1. This is an appeal by the defendants in the suit against an order of my learned brother, Mr. Justice Greaves, whereby he dismissed the application made by the defendants. The application was that a certain consent decree which was made on the 27th of July 1922 should be set aside and that the suit should be duly proceeded with. The consent decree was to this effect: 'It is ordered and decreed with the consent of the parties by the respective counsel that the defendant firm do pay to the plain tiff firm the sum of rupees twenty-two thousand one hundred and seventy-seven, annas five and pies three with interest thereon at the rate of six per cent per annum... and this decree is without prejudice to the right of the defendant firm, if any, to proceed with its claim, in its own suits.'
2. The suit was brought to recover the sum of Rs. 11,024 alleged to be due for goods sold and delivered and a sum of Rs. 4,853 as interest. There was a further claim for damages in respect of goods of which it was alleged that the defendants had refused to take delivery making a total of Rs. 25,508. The defendants apparently admitted that there was due from them the sum of Rs. 10,829 in respect of goods sold and delivered and interest to the extent of Rs. 1,782 making a total of Rs. 12,611.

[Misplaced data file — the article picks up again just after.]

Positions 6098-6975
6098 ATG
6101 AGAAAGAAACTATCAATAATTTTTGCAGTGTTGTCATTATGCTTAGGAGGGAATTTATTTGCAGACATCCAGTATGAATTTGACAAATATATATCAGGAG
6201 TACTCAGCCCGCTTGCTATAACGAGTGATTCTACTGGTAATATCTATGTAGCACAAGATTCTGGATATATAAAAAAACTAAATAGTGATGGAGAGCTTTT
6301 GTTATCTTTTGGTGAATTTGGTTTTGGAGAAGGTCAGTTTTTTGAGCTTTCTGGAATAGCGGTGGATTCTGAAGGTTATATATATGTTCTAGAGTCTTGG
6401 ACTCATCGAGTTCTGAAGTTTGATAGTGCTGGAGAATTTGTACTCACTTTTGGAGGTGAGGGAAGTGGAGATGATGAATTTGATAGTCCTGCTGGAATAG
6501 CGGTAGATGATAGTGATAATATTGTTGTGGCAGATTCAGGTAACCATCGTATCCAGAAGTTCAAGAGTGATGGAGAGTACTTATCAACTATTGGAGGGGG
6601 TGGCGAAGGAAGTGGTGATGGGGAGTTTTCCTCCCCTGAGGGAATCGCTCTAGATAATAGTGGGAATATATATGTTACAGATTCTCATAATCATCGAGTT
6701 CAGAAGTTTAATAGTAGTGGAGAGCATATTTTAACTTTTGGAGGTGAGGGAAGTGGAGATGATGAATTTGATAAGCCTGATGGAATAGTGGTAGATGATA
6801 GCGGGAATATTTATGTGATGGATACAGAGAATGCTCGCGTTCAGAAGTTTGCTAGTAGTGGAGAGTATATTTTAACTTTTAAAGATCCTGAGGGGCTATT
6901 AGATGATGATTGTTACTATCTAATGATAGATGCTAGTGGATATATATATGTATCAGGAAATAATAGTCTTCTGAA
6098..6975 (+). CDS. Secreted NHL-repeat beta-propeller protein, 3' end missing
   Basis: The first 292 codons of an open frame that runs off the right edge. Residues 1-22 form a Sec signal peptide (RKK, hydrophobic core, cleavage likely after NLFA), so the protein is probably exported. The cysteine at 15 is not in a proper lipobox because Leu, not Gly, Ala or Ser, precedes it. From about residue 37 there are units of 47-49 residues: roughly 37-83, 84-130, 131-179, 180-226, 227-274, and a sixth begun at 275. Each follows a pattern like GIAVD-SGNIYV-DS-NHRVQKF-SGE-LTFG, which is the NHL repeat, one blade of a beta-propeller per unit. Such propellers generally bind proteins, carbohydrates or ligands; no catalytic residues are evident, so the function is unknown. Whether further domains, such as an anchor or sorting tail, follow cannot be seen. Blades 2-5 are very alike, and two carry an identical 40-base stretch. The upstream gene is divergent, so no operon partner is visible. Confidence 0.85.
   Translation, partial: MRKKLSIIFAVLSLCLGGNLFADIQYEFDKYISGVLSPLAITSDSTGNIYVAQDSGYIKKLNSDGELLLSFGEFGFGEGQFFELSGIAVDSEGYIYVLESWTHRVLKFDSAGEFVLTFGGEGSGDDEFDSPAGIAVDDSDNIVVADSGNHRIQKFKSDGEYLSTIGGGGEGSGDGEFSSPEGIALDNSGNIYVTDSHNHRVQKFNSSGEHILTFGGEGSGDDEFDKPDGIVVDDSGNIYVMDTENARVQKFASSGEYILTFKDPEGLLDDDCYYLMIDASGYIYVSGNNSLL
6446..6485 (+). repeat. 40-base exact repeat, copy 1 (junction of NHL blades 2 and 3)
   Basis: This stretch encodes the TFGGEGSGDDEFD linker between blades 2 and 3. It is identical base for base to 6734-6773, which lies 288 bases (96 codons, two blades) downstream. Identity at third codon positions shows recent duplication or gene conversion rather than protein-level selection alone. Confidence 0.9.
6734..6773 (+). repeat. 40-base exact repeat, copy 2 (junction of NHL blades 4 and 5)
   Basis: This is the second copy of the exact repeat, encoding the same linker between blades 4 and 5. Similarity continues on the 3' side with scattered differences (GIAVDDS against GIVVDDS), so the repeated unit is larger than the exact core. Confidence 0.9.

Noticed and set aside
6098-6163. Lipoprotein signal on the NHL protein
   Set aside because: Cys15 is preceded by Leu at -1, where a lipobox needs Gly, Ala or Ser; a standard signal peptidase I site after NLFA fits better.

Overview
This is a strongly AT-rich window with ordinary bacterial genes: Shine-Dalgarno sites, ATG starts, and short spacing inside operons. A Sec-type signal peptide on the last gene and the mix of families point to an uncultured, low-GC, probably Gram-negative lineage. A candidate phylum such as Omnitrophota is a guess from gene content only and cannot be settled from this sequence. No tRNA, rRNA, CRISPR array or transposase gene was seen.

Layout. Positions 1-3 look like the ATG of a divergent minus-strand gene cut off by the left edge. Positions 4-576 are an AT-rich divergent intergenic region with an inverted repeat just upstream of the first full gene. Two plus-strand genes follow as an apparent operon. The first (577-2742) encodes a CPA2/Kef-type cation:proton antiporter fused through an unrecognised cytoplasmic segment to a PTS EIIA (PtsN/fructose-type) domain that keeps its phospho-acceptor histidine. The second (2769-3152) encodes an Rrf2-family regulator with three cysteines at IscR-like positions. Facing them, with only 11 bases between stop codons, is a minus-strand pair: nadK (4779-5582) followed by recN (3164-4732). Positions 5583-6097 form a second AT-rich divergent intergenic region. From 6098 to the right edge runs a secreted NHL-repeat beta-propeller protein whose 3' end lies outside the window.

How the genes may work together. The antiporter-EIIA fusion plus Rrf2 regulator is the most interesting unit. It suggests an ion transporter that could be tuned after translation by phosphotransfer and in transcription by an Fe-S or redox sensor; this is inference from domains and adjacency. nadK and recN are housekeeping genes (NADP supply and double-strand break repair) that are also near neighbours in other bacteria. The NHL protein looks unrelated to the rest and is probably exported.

3. The defendants then claimed that there was due to them from the plaintiffs a sum of about Rs. 58,000. That claim by the defendant, as I understand, is the claim which is referred to at the end of the consent decree.